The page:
SEO -Monetizing Website Links the Right Way

byJeff Cooper

There are many ways web creators can monetize their website or blog these days. Some of these methods can lead to outbound links and if they are overdone or not annotated correctly, they could accidentally violate Google’s quality guidelines.

In this article

We break down exactly what those guidelines are, and how you as a publisher can be sure you’re not getting in trouble when taking advantage of opportunities to work with affiliates or sponsored content.

Avoid Black Hat SEO

First, let’s look at how monetizing your website is supposed to work.

If you run a display ad on a popular website, such as forbes.com, certain tagging standards happen when that website links to your website that tell Google the link is not an endorsement of your company or something that defines a relationship between forbes.com and your website. That is typically done through a rel attribute put on the link telling Google not to follow the link or pass along SEO authority to the website the link points to.

OUTBOUND LINKS create problemS if a publisher isn’t doing this process properly.

With improper processes, this opens the door for black hat SEO, using display ads or sponsored content to see valid inbound links to their website. This tactic is abusive and against quality guidelines from Google. Nevertheless, it still happens, and the onus is on the publisher to make sure that these types of code elements are marked up correctly to inform Google this isn’t a link that should pass authority to that website.

Let’s look at some examples that show how you should do this when you’re outbound linking to a sponsored content opportunity or a display ad:

Example of a good outbound link

rel=”nofollow”

Here we see the code for an outbound link from a website where this was an advertisement. In this case, the publisher does not want to pass SEO authority to this website. When they set up this link, you’ll see there is a rel attribute for the anchor tag that tells Google not to follow the link. When this value is present, Google does not associate your site or crawl the link to this new website.

It is your responsibility.

If your company has any type of sponsorship opportunity on your website, you are the one that is supposed to be configuring this properly. Google recently released a blog where they went over several different use cases where this could be a problem. Let’s look at some of those examples to make sure you’re making your website do all the things that Google wants it to do when you’re doing outbound linking on sponsored content opportunities.

Affiliate Links

One way that this can go wrong is with affiliate links.

Affiliate links on pages, such as product reviews or shopping guides, are common ways for blogs and publishers to monetize traffic. In general, historically, we use things like rel equals nofollow attributes to flag these links to Google. Google has recently started recognizing a new value for this rel attribute called sponsored. This is the way Google is now recommending publishers flag and mark different links from their advertisements or other paid placements so Google knows they shouldn’t be following these links or counting them as a signal of SEO authority.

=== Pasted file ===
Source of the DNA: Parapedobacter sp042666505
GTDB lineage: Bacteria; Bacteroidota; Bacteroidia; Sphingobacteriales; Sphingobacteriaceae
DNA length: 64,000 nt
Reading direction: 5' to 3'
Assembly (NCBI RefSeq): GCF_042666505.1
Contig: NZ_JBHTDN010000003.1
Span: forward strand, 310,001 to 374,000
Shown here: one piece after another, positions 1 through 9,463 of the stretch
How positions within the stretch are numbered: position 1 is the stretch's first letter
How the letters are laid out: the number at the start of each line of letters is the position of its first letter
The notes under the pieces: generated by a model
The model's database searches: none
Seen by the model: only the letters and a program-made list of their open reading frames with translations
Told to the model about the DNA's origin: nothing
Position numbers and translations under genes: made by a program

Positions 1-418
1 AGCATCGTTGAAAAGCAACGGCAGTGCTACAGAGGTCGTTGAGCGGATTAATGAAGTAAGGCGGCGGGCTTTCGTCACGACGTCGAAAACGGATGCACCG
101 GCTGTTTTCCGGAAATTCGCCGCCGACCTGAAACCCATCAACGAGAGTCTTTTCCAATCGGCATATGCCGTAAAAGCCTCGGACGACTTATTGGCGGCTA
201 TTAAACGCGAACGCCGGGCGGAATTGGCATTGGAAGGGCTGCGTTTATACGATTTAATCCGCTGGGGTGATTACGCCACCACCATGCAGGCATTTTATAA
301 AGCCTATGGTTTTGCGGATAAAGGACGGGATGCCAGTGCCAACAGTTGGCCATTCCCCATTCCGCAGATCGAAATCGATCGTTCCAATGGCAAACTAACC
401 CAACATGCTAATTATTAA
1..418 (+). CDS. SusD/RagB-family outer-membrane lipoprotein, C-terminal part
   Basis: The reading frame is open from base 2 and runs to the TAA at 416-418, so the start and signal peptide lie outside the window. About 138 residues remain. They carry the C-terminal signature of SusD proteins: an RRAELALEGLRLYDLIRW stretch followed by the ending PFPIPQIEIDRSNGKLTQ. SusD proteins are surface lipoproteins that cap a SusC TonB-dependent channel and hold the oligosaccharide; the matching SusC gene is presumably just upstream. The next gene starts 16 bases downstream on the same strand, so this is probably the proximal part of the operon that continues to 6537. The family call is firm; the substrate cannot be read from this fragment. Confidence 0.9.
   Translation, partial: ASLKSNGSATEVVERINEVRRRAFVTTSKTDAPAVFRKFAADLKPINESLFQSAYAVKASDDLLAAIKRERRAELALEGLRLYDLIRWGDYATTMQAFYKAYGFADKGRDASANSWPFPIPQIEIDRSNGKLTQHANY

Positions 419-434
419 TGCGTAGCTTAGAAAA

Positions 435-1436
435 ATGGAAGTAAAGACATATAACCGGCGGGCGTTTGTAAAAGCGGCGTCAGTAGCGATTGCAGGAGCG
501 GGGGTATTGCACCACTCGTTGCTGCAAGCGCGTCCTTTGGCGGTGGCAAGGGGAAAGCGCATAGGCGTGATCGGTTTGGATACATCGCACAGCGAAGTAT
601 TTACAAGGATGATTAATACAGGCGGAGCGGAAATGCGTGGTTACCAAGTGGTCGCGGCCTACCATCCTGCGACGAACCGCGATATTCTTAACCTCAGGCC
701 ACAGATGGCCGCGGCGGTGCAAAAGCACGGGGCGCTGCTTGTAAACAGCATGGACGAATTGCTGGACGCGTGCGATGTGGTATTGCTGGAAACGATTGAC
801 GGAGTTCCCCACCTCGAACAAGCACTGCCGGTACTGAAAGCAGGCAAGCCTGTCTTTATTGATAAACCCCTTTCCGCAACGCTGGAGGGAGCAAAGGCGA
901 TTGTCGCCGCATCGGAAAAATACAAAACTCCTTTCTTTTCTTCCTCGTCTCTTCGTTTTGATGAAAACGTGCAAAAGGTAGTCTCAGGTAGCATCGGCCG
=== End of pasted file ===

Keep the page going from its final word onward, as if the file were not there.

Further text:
Sponsored Posts

Another common way that sites can monetize is by accepting sponsored or guest posts from other sites. Google in this example reiterates the same feedback that they do for affiliate links.

As publishers, we should now be using the rel equals sponsored flag.

The flags indicate these are paid or sponsored links on your website. If you’re doing a lot of outbound linking from your website, then you want to understand how this rel attribute is used across all the links on your web property. Let’s look at all the examples you can set for this value and how you should be using this on your website.

Example of a sponsored link

By indicating the value as sponsored, this marks links that are explicitly from advertisements or paid placements. There is also a value UGC that corresponds to user-generated content. It is appropriate to use this type of markup if you have comments on your website that can be used to point links to other properties.

Nofollow vs Sponsored and UGC

Finally, we also have the nofollow value.

This is traditionally the value we would use for all outbound links where we don’t want to associate our website to the page that we are linking to.  You can still use this value, but using sponsored and UGC is a more specific and a better way to flag outbound links from paid advertisements or user-generated content.

Example of a UGC link

One more thing to note on the rel attribute is you’re allowed to have multiple values set for a rel attribute. For instance, if you want to flag something as nofollow, but you also want to indicate that it’s user-generated content. You can use markup that looks like this to communicate both of those things to Google at the same time.

Screenshot of how to include multiple REL attributes

If you’re a company that uses tactics such as sponsored content or affiliate links on your website, be sure to review all your code and make sure you’re complying with these recommendations from Google. You wouldn’t want your website to be the target of a black hat link building tactic. Google doesn’t want that either, but they need your help.

I hope this article has been useful as you monetize your website or blog. These best practices will help your business stay out of trouble when taking advantage of opportunities to work with affiliates or sponsored content. If you need help managing your SEO, contact our experts to see if we can help and remember to always be optimizing.

Jeff Cooper

Founder & President, Saltbox Solutions

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